Girl Code(7)

By: L.D. Davis

“Thanks, Tacky,” he said. “I’ll see you tomorrow.”

“I can’t say that I am looking forward to it,” I replied with a tight smile.

He shrugged his shoulders, flashed me a devious grin, and walked out of my room.

I breathed a heavy sigh of relief and closed my door.

One week later, Leo and Leslie started officially dating. I was happy my friend got the boy she wanted. I told myself that over and over again as I felt the slightly sticky spot on my neck from the candy moistened by Leo’s lips.

Chapter Two

Even as a well behaved teenager that stayed out of trouble and brought home straight A’s—even in math, thanks to Leo’s help—I did not have a good relationship with my parents. I didn’t have a bad relationship with my parents, either. I just didn’t have any relationship with them. I never went without. I always had food, clothing, and a roof over my head. If I wanted money for a movie or to go roller-skating, I asked for it and I received it. We always had cable and computers, a finished basement complete with a pool table and video games. I was allowed to have friends over and I didn’t have a curfew or any rules really, but then again, I didn’t need any. I didn’t go many places or do many things. I had a lot of possessions to make the life of a teenage girl comfortable, as if possessions were all that mattered in the world.

My father worked hard, long hours at a plant not far from our house. He had no idea what to do with a teenage girl, what to talk about or even how to talk to me at all. So, he didn’t. He knew how to talk to my brother though. They had long conversations about football, basketball, soccer, cars, and colleges—and even sex. My mother had a vagina and breasts, so one would think that since she and I at least had that in common, we would have a foundation for a relationship. Throw in some common DNA and we should have been well on our way to a beautiful relationship. Should have…but didn’t.

My mother doted on my brother as if he were a king and she was his lowly servant. Theodore “Tack” Tackard was a big ball of energy that my mother orbited around day and night. He was a star athlete, president of the student council, a scholar, and an all-around good guy. He even volunteered his time as a big brother and as a counselor at a junior football camp during the summers. He had sandy blond hair that swept across his forehead in a way that drove the girls crazy and his blue eyes twinkled when he flashed his deep-dimpled smile. My brother was the epitome of the All American Boy and my mom loved every bit of it.

When Tack was just a little kid, Mom was the football mom, the soccer mom, the baseball mom, the hockey mom. She didn’t mind carpooling the other kids, she never missed a practice, nor did she ever miss a game. She saw every touchdown, every home run, every pitch, and every goal. She knew about every paper he had to write, every test he had to take, and thought he was the smartest kid in the world when he brought home a C plus.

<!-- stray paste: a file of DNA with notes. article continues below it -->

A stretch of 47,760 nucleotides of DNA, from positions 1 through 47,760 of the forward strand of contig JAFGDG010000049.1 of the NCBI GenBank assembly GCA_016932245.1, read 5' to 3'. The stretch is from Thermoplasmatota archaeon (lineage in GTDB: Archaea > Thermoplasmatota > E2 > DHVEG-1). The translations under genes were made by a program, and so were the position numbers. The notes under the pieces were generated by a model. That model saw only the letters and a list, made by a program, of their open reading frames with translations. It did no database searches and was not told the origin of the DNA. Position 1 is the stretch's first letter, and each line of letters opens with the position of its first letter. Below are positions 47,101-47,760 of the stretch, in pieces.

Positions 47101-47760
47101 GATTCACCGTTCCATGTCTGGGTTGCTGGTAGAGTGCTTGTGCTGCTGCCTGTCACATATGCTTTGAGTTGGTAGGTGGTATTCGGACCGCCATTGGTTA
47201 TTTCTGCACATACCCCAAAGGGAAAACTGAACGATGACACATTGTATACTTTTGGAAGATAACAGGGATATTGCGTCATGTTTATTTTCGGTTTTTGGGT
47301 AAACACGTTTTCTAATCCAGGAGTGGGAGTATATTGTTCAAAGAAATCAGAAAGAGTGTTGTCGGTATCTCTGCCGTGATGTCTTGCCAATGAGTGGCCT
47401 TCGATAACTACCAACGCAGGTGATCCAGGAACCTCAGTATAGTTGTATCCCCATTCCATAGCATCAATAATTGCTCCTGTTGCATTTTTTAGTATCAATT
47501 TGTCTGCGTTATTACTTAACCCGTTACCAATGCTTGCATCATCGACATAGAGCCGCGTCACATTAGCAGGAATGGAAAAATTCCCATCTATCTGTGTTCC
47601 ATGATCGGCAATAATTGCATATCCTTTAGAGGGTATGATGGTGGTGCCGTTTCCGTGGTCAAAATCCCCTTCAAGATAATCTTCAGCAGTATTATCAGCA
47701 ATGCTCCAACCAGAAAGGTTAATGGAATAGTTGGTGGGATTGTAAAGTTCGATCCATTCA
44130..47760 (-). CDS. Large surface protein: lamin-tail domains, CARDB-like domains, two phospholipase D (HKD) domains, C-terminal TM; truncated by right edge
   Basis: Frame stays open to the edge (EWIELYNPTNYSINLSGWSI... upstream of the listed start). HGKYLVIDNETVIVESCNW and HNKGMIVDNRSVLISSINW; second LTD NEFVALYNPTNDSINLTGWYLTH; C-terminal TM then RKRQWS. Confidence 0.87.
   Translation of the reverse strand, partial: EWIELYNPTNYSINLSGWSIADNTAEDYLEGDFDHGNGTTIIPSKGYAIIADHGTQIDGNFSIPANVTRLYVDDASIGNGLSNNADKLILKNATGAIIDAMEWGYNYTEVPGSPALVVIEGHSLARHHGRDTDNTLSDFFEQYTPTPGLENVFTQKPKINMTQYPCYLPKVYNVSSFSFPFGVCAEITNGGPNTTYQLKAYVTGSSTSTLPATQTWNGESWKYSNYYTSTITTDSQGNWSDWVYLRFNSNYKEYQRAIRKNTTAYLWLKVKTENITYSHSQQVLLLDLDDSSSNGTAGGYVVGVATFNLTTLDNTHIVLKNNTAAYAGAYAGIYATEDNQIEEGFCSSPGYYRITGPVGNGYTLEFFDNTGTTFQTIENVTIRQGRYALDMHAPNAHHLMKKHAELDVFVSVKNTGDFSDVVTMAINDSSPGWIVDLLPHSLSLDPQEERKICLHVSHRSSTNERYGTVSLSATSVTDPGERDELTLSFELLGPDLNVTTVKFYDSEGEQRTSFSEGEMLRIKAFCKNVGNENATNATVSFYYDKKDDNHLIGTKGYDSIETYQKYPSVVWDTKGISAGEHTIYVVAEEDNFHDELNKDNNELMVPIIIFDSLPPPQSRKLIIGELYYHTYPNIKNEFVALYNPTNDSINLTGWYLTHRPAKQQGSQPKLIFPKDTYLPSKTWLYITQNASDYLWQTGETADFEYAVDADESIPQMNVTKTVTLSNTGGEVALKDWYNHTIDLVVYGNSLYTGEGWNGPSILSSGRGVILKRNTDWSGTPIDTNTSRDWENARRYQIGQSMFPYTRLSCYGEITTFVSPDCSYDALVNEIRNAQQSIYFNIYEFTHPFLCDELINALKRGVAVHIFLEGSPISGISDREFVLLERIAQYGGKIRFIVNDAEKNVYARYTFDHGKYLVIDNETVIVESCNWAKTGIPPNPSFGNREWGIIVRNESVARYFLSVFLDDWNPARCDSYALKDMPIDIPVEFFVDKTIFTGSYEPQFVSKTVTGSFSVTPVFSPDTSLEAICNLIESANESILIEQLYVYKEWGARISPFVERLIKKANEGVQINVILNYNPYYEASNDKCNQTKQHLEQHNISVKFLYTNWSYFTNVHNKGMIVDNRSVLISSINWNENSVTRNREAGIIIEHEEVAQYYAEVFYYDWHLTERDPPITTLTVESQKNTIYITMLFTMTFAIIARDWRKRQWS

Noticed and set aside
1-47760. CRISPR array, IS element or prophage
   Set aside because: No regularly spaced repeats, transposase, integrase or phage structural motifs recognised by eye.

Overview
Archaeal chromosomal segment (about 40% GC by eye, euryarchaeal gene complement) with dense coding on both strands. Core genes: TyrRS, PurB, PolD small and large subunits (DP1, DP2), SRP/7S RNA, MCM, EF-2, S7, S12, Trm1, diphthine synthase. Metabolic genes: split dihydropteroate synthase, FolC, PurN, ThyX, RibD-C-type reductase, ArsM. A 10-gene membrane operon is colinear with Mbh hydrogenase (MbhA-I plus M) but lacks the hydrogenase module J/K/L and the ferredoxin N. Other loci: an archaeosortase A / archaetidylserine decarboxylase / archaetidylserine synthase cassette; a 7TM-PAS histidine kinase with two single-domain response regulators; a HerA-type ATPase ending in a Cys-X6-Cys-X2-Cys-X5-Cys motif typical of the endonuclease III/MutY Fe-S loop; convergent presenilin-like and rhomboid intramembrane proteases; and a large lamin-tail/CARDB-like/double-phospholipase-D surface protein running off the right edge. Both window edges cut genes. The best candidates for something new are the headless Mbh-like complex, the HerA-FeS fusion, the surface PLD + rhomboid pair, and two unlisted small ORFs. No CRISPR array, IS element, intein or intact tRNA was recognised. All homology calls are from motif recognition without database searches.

Our parents also took Tack at his word for everything he said, no matter what it was. He wasn’t drinking, he didn’t smoke pot, he didn’t have sex with a girl behind the football bleachers—even though the vice principal claimed to have caught them in the act.

They especially listened to Tack where I was concerned. It didn’t happen very often, but if Tack told my parents not to allow me to do something, they listened to him without even considering my argument. At the beginning of spring break of my freshman year of high school, Tack was threatening to tell my parents on me. I wasn’t afraid of my mom and dad, but Tack was ready to go to extremes and have them ship me off to my cousin Emmy’s for the weekend to prevent me from going to a party. My cousin was cool, but her mother drove me bananas, and even though they were a welcoming bunch, I always felt out of place there.

Rico Havarez was having one of the biggest parties of the year, and even though dozens of people would end up crashing it anyway, he had given me a personal invite. Rico was a senior, like my brother. We had an art class together and we had shared the same table since September. Naturally, we became friendly. There were always rumors flying through the halls about Rico, but rumors were an ever-changing animal. What was rumored to be true on Monday usually warped into some other version of truth by Wednesday. I typically gave people the benefit of doubt, but I had to learn the hard way that particular weekend that I couldn’t always do that.

Tack had forbidden me from going to the party. Usually, I obeyed my brother. I loved him, respected him, and looked up to him. As I said, I was a pretty good kid, but I really wanted to go to that party. I knew it would be a crazy time and I wanted to do something crazy. I always colored between the lines, but I was feeling a little rebellious. Leslie had branched out, made new friends and gone to a few parties throughout the year. She wouldn’t be at that particular one because she was going away for the break, but I thought it was a perfect time for me to begin to venture out on my own.